Anger is the greatest motivator because it’s limitless. When discussing the stages of grief, psychologist recite the five stages of the Kubler-Ross Model: Denial, Anger, Bargaining, Depression then Acceptance
As most of us who are widowed now know this model is not linear, but throughout the grieving process, you can fluctuate through the stages daily. When I look back at the last months, weeks and days of my husband’s life, I was sitting in the denial phase of grief. I didn’t see how severe his cancer was, and I also didn’t recognize he was dying. Even when he came home to hospice care, I prayed he would get better. But he didn’t.
When he died, I didn’t blame myself for his loss. Cancer killed him.
But as the calendar months flipped, my mind circled around and around that I could’ve done more. I should’ve researched more, I should’ve gone to more doctor’s appointments, I should’ve asked more questions, I should’ve done this or that. I should’ve, I should’ve, I should’ve.
But I didn’t.
Faith was driving on the days he felt sick. I believed he would get better and I had faith he would beat cancer. Faith in the doctors and medical staff who were treating him. Faith in the medicine he was taking, and the treatment procedures he had to endure.
But when cancer took him, my faith was shattered. And my faith was replaced with anger.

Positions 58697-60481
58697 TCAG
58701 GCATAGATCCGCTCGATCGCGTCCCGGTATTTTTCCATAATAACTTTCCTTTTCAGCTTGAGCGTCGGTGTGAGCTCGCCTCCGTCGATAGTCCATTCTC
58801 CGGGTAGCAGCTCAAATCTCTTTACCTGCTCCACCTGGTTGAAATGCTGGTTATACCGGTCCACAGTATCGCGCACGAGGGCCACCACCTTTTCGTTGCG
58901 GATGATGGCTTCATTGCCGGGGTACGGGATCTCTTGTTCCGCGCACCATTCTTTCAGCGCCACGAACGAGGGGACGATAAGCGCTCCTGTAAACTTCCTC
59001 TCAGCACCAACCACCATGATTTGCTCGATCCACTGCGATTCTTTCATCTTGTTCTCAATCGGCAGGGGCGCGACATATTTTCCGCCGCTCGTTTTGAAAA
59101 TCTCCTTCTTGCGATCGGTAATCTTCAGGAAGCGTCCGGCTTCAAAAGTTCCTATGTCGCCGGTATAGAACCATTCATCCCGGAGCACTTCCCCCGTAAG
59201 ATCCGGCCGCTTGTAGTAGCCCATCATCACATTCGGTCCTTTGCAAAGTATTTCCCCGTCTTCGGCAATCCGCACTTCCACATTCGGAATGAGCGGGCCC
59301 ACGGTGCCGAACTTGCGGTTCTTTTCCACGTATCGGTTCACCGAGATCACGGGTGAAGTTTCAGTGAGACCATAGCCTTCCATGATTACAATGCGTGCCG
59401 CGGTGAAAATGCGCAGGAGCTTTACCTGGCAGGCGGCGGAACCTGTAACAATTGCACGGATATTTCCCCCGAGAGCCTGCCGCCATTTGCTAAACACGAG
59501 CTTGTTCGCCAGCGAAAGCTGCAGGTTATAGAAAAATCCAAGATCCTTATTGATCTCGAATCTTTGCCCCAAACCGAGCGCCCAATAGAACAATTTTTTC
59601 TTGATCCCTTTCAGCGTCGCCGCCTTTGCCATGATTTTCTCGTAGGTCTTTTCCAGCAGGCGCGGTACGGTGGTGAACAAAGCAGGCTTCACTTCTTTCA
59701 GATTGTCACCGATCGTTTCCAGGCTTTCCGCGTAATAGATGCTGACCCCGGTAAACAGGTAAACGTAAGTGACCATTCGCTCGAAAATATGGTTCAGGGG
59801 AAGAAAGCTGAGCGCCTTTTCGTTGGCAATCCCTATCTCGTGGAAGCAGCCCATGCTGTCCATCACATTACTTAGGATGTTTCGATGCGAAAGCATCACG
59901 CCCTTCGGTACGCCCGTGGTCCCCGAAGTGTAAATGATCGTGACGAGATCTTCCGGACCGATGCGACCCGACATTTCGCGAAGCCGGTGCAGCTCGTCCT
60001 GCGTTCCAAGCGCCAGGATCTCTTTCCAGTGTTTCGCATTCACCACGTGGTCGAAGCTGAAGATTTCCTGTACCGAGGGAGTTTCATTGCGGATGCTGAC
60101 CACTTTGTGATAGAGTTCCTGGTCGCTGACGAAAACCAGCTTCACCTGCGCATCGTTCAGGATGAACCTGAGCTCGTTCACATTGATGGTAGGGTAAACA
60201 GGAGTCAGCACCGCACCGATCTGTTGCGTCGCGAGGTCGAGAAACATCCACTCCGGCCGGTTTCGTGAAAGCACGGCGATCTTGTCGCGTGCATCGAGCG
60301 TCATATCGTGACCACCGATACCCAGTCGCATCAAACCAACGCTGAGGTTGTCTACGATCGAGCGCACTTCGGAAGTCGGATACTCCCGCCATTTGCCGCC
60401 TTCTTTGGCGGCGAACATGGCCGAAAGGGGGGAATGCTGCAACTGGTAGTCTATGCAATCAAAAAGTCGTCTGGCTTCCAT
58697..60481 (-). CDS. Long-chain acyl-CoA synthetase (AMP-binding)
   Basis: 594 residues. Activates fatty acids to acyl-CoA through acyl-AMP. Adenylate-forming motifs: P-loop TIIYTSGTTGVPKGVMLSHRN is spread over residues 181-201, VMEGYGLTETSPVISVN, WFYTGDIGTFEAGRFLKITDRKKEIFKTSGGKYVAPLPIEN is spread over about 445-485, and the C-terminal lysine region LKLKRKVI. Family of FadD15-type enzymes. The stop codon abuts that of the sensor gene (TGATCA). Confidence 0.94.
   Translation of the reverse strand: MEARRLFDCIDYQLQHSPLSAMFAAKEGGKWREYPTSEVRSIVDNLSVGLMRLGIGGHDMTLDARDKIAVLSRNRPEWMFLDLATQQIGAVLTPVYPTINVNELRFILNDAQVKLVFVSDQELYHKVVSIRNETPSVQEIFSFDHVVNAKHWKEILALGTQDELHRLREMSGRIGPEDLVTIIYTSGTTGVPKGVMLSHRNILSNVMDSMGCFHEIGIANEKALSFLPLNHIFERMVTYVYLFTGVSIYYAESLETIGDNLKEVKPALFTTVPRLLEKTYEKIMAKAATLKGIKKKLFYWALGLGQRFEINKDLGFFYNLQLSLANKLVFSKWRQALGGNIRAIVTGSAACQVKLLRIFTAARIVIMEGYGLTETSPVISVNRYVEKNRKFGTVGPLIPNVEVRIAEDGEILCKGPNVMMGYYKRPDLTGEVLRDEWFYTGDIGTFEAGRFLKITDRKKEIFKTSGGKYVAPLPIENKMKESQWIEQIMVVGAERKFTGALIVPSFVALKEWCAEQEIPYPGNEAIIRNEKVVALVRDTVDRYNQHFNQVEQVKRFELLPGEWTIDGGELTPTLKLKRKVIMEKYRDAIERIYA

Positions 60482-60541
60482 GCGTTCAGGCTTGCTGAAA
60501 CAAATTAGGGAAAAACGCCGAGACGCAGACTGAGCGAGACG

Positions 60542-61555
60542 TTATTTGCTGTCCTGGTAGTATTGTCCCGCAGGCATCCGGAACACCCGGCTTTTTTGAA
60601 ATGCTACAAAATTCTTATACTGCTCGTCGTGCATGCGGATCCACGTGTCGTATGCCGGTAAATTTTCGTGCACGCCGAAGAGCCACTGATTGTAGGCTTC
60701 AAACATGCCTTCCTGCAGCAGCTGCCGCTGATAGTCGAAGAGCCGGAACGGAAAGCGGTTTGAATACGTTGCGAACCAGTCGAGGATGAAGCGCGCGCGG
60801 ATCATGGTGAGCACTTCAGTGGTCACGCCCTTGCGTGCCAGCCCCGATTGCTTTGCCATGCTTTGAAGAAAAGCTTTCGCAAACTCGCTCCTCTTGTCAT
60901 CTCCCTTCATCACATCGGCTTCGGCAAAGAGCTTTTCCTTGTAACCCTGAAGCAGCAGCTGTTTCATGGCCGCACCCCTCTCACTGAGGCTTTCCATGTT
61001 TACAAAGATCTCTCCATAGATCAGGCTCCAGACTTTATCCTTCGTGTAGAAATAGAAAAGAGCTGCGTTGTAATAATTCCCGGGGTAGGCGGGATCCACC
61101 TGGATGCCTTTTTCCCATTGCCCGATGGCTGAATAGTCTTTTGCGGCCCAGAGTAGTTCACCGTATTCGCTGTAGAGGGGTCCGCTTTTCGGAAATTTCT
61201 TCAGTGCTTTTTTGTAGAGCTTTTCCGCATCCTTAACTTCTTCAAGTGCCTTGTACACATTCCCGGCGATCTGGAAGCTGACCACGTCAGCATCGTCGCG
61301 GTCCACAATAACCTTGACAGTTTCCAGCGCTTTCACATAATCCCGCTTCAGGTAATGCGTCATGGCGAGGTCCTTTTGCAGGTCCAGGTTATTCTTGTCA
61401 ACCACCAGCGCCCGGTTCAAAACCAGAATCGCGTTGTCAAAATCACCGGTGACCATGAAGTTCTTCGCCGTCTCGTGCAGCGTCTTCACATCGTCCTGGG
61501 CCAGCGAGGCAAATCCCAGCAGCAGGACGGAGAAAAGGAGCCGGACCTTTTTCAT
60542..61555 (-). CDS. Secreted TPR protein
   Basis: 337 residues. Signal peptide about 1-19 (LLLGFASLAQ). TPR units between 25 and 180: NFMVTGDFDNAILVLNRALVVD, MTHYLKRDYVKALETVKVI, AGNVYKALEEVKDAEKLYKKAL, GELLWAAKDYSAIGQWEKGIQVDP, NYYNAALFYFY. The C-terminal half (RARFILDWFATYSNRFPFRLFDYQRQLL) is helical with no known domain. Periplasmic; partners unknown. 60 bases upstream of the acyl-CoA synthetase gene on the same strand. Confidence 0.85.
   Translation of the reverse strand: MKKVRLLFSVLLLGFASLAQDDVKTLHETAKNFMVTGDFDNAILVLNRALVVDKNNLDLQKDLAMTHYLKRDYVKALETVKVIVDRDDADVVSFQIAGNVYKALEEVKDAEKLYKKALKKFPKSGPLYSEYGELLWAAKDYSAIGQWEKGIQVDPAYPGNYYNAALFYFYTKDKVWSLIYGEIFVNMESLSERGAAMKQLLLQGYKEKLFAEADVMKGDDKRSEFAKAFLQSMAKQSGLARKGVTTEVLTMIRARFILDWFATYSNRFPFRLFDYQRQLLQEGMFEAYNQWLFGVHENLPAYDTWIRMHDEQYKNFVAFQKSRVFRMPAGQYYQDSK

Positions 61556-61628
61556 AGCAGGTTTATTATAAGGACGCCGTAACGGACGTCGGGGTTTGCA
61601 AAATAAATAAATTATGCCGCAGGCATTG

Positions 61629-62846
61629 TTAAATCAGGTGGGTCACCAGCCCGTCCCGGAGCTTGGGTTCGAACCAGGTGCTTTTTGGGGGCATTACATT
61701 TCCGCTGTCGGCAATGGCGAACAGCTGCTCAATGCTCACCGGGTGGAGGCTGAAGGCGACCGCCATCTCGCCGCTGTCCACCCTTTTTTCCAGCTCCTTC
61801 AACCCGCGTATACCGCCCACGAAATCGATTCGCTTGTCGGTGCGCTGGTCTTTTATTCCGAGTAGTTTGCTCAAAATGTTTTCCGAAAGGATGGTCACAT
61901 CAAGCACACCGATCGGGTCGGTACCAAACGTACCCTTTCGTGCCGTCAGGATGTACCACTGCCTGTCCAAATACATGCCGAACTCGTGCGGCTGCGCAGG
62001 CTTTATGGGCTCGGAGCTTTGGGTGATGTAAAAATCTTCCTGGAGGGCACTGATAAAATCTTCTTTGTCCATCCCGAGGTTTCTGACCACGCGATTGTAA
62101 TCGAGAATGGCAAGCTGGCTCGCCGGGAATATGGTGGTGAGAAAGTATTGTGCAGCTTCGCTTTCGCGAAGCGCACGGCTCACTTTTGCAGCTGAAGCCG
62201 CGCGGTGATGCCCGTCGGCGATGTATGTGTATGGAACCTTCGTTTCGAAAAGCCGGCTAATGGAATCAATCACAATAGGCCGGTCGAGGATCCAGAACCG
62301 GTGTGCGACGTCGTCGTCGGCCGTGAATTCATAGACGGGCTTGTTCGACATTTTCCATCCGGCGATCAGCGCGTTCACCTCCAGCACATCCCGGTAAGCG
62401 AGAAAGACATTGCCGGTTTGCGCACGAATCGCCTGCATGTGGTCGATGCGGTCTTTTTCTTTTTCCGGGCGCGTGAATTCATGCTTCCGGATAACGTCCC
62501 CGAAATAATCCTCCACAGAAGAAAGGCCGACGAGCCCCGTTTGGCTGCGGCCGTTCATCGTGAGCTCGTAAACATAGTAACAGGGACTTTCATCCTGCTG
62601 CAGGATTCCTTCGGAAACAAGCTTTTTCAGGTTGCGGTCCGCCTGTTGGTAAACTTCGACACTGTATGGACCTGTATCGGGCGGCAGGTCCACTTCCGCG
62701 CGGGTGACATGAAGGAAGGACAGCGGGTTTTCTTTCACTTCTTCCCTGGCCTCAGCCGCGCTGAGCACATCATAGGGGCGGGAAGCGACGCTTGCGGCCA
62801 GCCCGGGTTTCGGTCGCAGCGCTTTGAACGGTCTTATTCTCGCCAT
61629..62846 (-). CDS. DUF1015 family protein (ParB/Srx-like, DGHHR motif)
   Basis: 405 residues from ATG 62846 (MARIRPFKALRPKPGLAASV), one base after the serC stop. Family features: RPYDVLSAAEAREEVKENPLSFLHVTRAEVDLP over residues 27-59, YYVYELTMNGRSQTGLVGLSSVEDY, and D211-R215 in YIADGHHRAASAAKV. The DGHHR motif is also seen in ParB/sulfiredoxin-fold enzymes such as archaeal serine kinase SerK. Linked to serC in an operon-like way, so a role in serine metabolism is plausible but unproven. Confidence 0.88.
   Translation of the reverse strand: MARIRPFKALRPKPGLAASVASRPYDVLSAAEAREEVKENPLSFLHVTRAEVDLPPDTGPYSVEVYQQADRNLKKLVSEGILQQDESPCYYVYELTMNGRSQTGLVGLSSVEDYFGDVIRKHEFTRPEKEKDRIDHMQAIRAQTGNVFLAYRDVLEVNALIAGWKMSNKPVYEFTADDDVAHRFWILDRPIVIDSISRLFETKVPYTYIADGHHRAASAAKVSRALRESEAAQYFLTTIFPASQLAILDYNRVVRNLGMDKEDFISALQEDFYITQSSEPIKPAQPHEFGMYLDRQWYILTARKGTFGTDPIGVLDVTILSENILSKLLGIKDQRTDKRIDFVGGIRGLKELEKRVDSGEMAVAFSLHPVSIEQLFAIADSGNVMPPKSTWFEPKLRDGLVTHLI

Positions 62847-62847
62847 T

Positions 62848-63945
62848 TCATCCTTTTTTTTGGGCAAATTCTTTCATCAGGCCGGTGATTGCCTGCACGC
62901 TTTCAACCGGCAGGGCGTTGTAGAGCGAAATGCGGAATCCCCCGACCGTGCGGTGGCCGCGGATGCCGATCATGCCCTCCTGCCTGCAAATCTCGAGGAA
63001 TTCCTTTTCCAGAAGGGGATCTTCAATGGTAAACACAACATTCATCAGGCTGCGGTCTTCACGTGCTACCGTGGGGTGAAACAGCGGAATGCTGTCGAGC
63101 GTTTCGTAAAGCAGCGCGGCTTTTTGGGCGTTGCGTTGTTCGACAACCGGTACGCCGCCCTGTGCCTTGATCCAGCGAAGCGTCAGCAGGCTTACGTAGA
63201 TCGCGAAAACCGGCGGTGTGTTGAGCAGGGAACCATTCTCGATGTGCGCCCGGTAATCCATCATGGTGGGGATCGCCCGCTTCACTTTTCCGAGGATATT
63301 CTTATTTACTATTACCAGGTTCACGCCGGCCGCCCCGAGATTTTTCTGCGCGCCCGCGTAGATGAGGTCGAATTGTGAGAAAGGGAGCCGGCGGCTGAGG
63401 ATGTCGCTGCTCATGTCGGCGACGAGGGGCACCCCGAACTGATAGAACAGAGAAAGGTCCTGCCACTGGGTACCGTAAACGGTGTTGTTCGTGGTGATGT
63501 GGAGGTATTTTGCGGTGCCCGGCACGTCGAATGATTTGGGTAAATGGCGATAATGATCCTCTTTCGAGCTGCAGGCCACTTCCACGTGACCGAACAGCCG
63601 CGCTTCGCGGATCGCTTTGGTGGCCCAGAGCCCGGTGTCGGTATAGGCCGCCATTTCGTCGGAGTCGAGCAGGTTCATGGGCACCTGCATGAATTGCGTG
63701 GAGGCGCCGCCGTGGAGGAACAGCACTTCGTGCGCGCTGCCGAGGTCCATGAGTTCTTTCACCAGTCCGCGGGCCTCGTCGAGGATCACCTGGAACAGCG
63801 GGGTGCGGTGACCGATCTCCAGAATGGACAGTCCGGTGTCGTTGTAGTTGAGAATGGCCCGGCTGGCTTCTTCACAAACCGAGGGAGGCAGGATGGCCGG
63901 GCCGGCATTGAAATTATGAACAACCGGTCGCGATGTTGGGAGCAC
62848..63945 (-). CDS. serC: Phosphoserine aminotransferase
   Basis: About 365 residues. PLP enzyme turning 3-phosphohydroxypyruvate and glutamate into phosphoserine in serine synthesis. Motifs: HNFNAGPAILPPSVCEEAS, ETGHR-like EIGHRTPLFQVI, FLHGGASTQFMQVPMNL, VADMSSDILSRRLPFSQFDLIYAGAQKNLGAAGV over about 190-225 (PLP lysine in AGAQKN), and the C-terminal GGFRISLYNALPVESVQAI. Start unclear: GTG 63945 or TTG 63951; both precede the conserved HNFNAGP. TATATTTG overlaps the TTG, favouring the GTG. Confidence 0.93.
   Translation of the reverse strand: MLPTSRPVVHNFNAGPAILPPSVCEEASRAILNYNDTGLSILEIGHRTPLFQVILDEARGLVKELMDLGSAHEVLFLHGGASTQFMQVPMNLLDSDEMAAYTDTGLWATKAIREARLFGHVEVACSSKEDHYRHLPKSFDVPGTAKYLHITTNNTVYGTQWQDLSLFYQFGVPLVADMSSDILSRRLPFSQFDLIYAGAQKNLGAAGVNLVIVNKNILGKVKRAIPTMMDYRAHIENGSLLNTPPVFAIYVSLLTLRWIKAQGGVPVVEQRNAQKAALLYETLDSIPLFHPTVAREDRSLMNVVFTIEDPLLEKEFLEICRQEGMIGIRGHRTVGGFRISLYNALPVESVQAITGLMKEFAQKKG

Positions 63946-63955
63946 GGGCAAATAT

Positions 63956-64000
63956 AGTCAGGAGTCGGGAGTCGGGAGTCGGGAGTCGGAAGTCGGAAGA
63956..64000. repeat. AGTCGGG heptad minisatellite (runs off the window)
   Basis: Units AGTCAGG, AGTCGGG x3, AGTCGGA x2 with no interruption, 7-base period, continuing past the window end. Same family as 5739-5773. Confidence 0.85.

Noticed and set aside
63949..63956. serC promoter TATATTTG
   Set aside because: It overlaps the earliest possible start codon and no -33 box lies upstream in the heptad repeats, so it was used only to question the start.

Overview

Angry the medicine couldn’t save him
Angry the doctors couldn’t save him
Angry the treatments couldn’t save him
Angry I couldn’t save him
Angry that his body failed him.
Feeling anger is not the same as expressing anger. The anger I felt was bottled inside of me, and I didn’t know how to displace it. When I think of anger, I think of someone being red-faced and yelling. Screaming at the top of their lungs, like a child who can’t have ice cream because they didn’t finish their dinner.
But my anger wasn’t like that. It was a slow simmer, like when a volcano is steaming but it is not active. It was inside of me ready to burst, but I can only recall one instance when I truly let my anger out, and it was when something didn’t go my way. Screaming and acting out like the child who couldn’t get ice cream after dinner. It was embarrassing but a learning experience.
Anger happens when we feel threatened, hurt, betrayed, afraid, embarrassed or when we need to release pain. Anger can give us courage and power to address a big problem. Widowhood is scary, and the fear of not knowing what happens causes us to feel anger. The uncertainty of what comes next converts into anxiety, and a common response to anxiety is anger.
Anger can point out where we do not want to be going. But with widowhood, there is no choice. However, there did come the point when I got sick and tired of feeling the way I did. The walls of my apartment felt like a prison, so I left.
I left my apartment, and I walked, and when I returned, I felt relieved and satisfied. When the anger inside of me started to stir, I left. Then I did it again the next day and the next day after that and the next day after that.
Now sitting at 59 months widowed, just short of 5 years. I used my anger repeatedly to empower myself to change. I knew what I didn’t want, so I chased happiness that kept eluding me for so long. In my chase, my anger helped me find a passion for life again. It made me stronger! #widowstrong
It steered me in a new direction and offered me a platform to share my heart openly with others through writing, personal training, coaching and group instruction. Anger is the greatest motivator for change and can point us in the direction where we want to go. The first step is acknowledging and becoming aware that anger can be fuel for moving forward.